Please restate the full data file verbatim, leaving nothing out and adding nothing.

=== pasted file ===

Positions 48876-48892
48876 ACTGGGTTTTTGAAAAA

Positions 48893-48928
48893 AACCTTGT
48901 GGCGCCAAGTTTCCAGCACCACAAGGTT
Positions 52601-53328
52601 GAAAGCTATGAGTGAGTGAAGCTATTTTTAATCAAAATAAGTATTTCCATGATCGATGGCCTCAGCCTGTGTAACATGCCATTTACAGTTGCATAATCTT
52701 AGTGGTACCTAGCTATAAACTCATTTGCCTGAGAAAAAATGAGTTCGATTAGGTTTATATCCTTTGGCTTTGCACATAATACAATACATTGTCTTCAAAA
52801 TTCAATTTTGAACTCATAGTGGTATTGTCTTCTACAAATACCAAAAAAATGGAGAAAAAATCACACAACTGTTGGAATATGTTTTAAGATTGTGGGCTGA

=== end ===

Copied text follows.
Positions 48876-48892
48876 ACTGGGTTTTTGAAAAA

Positions 48893-48928
48893 AACCTTGT
48901 GGCGCCAAGTTTCCAGCACCACAAGGTT
Positions 52601-53328
52601 GAAAGCTATGAGTGAGTGAAGCTATTTTTAATCAAAATAAGTATTTCCATGATCGATGGCCTCAGCCTGTGTAACATGCCATTTACAGTTGCATAATCTT
52701 AGTGGTACCTAGCTATAAACTCATTTGCCTGAGAAAAAATGAGTTCGATTAGGTTTATATCCTTTGGCTTTGCACATAATACAATACATTGTCTTCAAAA
52801 TTCAATTTTGAACTCATAGTGGTATTGTCTTCTACAAATACCAAAAAAATGGAGAAAAAATCACACAACTGTTGGAATATGTTTTAAGATTGTGGGCTGA